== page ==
Deep Humility, A Well-Guided Zeal, A Burning Love, and A Single Eye

“Do one thing every day that scares you.”~~Eleanor Roosevelt

Today’s word of the day, from, is Panglossian, “characterized by or given to extreme optimism, especially in the face of unrelieved hardship or adversity.” I am most definitely not Panglossian.

Today is Unfriend Day. It’s the “official” day to scroll through your Facebook list and “unfriend” anyone you really don’t know (or, if you dare, those “friends” who are constantly posting annoying political memes).

I was about halfway to work, yesterday morning, when I suddenly realized I had forgotten my trombone. All was not lost, however, as I do have time to drive back home, pick it up, and drive back to Southlake for band practice. Just barely. I got to the middle school, where we practice, at 6:30, which is exactly when I like to arrive. I just didn’t have time to eat dinner beforehand. This actually worked in my favor, I think. I seemed to play much better in a state of hunger. Very interesting. I wound up going through the McDonald’s drive-thru after practice. It’s on the right side of the road, right on my way home, so it’s very convenient. And, they are now serving some breakfast items all day, now! So I had two Sausage McMuffins and a medium order of fries for dinner.

The worst part, though was the rainstorm between home and Southlake. It rained so hard, I almost had to pull over at one point. That, and the sudden downpour caused standing water in multiple places on the freeway, which is always very dangerous. Of course, in conditions like that, I will not drive much more than fifty miles an hour, to prevent hydroplaning.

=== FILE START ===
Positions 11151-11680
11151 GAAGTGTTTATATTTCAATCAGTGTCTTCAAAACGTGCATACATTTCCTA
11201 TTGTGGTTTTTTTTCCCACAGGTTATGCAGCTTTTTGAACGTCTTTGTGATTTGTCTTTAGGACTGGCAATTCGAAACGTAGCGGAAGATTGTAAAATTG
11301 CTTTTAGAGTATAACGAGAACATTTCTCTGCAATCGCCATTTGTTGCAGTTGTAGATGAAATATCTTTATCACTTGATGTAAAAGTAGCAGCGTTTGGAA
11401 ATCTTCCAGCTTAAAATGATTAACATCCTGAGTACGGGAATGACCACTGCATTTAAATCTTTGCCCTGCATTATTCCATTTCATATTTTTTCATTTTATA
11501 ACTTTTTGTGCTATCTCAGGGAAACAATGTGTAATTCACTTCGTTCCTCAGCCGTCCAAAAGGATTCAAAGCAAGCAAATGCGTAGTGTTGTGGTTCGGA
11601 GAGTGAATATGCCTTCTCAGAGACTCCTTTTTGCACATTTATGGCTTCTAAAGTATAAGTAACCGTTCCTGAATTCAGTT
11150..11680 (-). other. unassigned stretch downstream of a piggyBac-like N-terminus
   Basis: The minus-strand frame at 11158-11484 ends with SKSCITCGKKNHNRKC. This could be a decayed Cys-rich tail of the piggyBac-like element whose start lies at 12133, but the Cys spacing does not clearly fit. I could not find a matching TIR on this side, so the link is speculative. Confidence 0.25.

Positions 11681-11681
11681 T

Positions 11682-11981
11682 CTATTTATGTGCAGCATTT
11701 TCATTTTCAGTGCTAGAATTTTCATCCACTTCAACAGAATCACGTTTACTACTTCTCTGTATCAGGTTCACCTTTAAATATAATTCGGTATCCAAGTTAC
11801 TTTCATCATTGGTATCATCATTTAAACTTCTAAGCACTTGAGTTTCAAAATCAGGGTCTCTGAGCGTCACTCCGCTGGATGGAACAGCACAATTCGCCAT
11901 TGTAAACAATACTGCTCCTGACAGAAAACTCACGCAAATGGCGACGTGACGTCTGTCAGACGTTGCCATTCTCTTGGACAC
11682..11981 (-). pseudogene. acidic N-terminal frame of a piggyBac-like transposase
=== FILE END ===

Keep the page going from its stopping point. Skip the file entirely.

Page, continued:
Then, around 3:30, this morning, we were awakened by a frightened Stephanie, letting us know that the tornado sirens were going off. So we got up, and, rather than doing the smart thing and gathering in the middle bathroom, we turned on the TV, and opened the back door to see what was going on outside. Which was pretty much nothing other than some rain. We watched the weather on TV for a few minutes, the sirens went off, and we went back to bed. The thing that aggravates me is that there was never a confirmed tornado, which tells me that “they” have changed the definition of a “tornado warning.” It used to mean that a funnel cloud had been confirmed in the area. Now it seems to just mean that a “storm capable of producing tornadoes” is in the area. That’s what we used to call a “tornado watch.” Oh, well. Better safe than sorry, I guess. It took a while to get back to sleep on a night when I already don’t get enough sleep, so today is going to be a fun day.


(From Prayer: Experiencing Awe and Intimacy with God)

The eighteenth-century evangelist George Whitefield was once quoted as writing, “God give me a deep humility, a well-guided zeal, a burning love, and a single eye, and then let men or devils do their worst!” Tim Keller says that these four ideas are a good summary of what the Christian life should look like. He then turns this short prayer into a means of daily self-examination.

In the category of deep humility, in order to examine myself, I might ask the following questions: “Have I looked down on anyone? Have I been too stung by criticism? Have I felt snubbed and ignored?” After this, I “consider the free grace of Jesus” until my disdain for others decreases, because I am a sinner too, and until my pain over criticism decreases, because my focus should be on God’s love, not what others think of me. I don’t need to hang on to the need to “keep up a good image.” This leads me to “grateful, restful joy.”